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Austin's Alamo Drafthouse, South Lamar

Fellow film nerds, it's finally here. The best genre film festival in the US officially kicks off today. For 15 years, Austin's Fantastic Fest has been bringing all things genre—sci-fi and horror, yes, but also foreign language film, animation, documentaries—to fans who skip a fall trip to the more Oscar-y Toronto International Film Festival and instead head south. This city may have SXSW and all its film glory in the spring, but locals know the real fun happens in September.

In recent years, Fantastic Fest's week-long affair has debuted both blockbusters (like JJ Abrams' WWII zombie thing, Overlord) and unexpected gems (Colossal starring Anne Hathaway; Burning starring Steve Yuen) side-by-side with things you simply couldn't see anywhere else. A stop-motion Czech film about what happened to the first space dog if she lived? A faux-documentary on a non-existent '90s Japanese action TV show that manages to lampoon corporate creativity in 2019 ? Yes and yes. Where else can you see sensational folklore horror from the only female filmmaker in Laos

So for this week's Orbital Transmission, we're sharing our notes as Ars prepares for another week of cinematic sensation at Fantastic Fest. If you know of anything we should be checking out, make sure to nudge Austin-based editor Nathan Mattise accordingly. Otherwise, you can probably find him trying to talk about Russian fantasies centered on tails to any nearby poor souls who just want to watch the pre-film previews.

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Orbital Transmission 09.19.2019
A still from Jojo Rabbit

Taika Waititi, Rian Johnson, and Bong Joon Ho—oh my!

First and foremost, there will be films. Over its 15 years, Fantastic Fest has built up a reputation on premiering (or at least screening really, really early) some of the most beloved, blockbuster genre films around: Zombieland, John Wick, There Will Be Blood, etc. 2019 will be no different. Rian Johnson's Last Jedi follow-up—a whodunnit called Knives Out—will close the festival. Fantasy filmmaking savant Bong Joon Ho—of Okja and Snowpiercer—will bring the much-hyped, sci-fi-Oscar-hopeful Parasite. And everything opens with everyone's beloved Thor: Ragnarok creator, Taika Waititi, screening a... surrealist satire about nationalism where he plays an imaginary friend version of Hitler? Huh? Jojo Rabbit will certainly be something.

It's not only movies; there are fun and games, too

It's not easy trying to squeeze five films in a day and doing it for a week straight, so Fantastic Fest offers ample activity not in front of a screen, too. You'll find pub trivia and late-night karaoke (sometimes with stars participating). There are annual nerdy debates over things like the greatest sci-fi films of all time (and annual cocktail competitions themed to the Star Wars cantina). But perhaps best of all, the film fanatics at Mondo are also local and they bring their loving aesthetic to select film-themed games they demo during Fantastic Fest. A few years back we played The Thing, and this year we're looking to spend time with Unmatched.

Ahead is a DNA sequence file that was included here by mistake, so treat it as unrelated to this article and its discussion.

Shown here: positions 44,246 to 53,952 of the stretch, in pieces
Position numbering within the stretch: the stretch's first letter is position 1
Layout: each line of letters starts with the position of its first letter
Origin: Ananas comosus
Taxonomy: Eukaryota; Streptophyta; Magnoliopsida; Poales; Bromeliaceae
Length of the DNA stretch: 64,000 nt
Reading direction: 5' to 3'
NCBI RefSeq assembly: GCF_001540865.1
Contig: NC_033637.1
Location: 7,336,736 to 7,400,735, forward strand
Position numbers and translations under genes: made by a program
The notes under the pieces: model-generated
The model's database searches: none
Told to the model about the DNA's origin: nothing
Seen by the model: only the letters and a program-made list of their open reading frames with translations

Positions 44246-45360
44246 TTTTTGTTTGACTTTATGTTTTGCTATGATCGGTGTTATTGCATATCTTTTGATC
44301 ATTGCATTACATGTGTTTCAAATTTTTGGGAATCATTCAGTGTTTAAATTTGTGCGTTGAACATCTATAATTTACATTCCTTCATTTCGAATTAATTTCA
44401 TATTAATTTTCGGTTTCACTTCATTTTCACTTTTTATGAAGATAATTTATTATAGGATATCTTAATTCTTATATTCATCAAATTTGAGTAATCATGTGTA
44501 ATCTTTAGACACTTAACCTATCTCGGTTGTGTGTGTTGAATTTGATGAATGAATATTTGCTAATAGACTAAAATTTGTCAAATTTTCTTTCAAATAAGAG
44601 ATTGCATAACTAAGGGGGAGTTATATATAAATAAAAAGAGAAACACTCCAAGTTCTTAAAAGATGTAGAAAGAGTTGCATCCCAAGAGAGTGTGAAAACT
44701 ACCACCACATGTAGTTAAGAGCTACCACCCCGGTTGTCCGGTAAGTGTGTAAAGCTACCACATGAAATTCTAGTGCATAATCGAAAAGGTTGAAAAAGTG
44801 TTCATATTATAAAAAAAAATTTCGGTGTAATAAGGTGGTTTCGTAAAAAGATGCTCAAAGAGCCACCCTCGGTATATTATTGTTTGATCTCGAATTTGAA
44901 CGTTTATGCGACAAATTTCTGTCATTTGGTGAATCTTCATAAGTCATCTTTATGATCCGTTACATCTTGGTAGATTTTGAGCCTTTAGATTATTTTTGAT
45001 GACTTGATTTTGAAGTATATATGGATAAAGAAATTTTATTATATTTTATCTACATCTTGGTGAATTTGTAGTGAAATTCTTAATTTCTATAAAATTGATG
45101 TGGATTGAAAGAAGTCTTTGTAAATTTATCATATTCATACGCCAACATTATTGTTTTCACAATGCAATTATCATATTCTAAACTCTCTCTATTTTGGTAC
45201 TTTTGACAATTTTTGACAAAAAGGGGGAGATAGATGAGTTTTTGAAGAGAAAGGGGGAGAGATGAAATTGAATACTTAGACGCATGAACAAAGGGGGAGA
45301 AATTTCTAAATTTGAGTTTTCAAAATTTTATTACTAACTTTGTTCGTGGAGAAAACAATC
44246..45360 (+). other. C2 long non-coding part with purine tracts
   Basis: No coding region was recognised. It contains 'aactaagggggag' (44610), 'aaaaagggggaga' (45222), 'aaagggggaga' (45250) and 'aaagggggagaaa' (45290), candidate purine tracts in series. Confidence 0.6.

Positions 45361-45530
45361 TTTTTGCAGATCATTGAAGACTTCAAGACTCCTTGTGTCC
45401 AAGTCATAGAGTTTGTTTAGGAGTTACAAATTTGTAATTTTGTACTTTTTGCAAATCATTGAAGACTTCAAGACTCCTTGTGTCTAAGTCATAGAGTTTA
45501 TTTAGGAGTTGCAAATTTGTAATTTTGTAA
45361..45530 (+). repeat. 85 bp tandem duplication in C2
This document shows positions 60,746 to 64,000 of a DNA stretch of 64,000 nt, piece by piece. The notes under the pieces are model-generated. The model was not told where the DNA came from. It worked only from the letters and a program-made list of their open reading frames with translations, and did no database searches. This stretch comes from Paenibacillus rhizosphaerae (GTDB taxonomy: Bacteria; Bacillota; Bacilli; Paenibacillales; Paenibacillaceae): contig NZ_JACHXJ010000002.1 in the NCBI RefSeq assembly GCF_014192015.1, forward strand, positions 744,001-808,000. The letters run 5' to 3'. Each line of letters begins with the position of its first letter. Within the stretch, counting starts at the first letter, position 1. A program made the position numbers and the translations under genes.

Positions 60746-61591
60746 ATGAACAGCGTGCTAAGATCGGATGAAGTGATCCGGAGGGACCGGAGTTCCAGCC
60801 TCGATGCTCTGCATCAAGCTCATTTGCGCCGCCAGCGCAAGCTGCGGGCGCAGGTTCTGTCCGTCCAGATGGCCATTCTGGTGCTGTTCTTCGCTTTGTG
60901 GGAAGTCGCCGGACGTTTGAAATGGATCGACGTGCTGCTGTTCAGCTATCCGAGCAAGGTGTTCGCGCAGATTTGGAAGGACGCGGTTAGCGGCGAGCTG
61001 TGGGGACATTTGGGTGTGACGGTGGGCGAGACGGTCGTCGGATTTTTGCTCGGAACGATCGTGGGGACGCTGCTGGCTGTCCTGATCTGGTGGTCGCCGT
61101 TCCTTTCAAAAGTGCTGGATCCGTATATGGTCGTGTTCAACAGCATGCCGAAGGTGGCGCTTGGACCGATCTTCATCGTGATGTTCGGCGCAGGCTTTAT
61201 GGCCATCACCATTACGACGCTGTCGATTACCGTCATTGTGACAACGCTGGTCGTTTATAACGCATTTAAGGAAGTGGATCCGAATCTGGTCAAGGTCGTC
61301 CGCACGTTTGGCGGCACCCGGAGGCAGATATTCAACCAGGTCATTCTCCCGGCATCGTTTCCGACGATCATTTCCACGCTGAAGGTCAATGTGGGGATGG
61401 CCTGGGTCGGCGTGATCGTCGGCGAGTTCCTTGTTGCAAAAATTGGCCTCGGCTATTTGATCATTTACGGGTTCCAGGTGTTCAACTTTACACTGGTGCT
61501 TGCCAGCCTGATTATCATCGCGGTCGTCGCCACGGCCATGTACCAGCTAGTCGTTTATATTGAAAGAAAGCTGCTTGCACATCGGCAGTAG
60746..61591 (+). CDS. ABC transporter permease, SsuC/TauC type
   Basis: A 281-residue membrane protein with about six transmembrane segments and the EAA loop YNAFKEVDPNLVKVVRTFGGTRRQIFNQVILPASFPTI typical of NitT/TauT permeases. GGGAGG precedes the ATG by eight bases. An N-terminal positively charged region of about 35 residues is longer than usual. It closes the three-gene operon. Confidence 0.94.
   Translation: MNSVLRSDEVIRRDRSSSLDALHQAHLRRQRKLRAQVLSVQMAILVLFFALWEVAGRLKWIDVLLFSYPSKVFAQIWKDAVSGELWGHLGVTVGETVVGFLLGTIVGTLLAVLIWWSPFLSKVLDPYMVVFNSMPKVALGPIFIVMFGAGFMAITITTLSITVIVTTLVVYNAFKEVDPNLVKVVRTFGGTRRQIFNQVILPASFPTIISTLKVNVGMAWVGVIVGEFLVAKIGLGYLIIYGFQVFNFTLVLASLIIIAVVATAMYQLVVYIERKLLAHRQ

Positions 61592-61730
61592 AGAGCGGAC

The Xenomorph from Alien

"Genre" films also include documentaries

It's not all aliens, zombies, and time-travel. Fantastic Fest sneakily has had a diverse and alluring documentary programming track, too. We've seen fascinating looks at how film posters came to be and how they get put up in India. Icons like Gilbert Gottfried have had features dedicated to them. And in 2019, we have two docs near the top of our must-see list. The first is Memory: The Origins of Alien, a behind the scenes look at the making of a franchise we've spent way, way too much time analyzing already. The second, Phil Tippett, Mad Dreams and Monsters, brings perhaps the most important VFX artist of the last two decades squarely into the spotlight. You like Jurassic Park, right?

A still from The Guilty

When attending any festival, leave room for surprises

During Ars' first Fantastic Fest, local Austin film critic (and Internet radio legend) Matt Shiverdecker told us that the beauty of Fantastic Fest is that one viewer's least favorite film is inevitably someone else's perfect-10. This festival is filled with surprises—sometimes literally (oh hey, Suspiria showed up with a day's notice!), but others surprise in the "oh whoa, this film" sense. An extremely judgement-free documentary about a Brooklyn resident who has not only seen aliens, but had romantic relationships with them and expressed those through gallery paintings? That was 2017. A film that takes place entirely in a single room and relies heavily on sound design over the phone? That was 2018. After an initial glance at this year's lineup, we have our eyes on everything from clown documentaries to films made using only archival Belgian footage.

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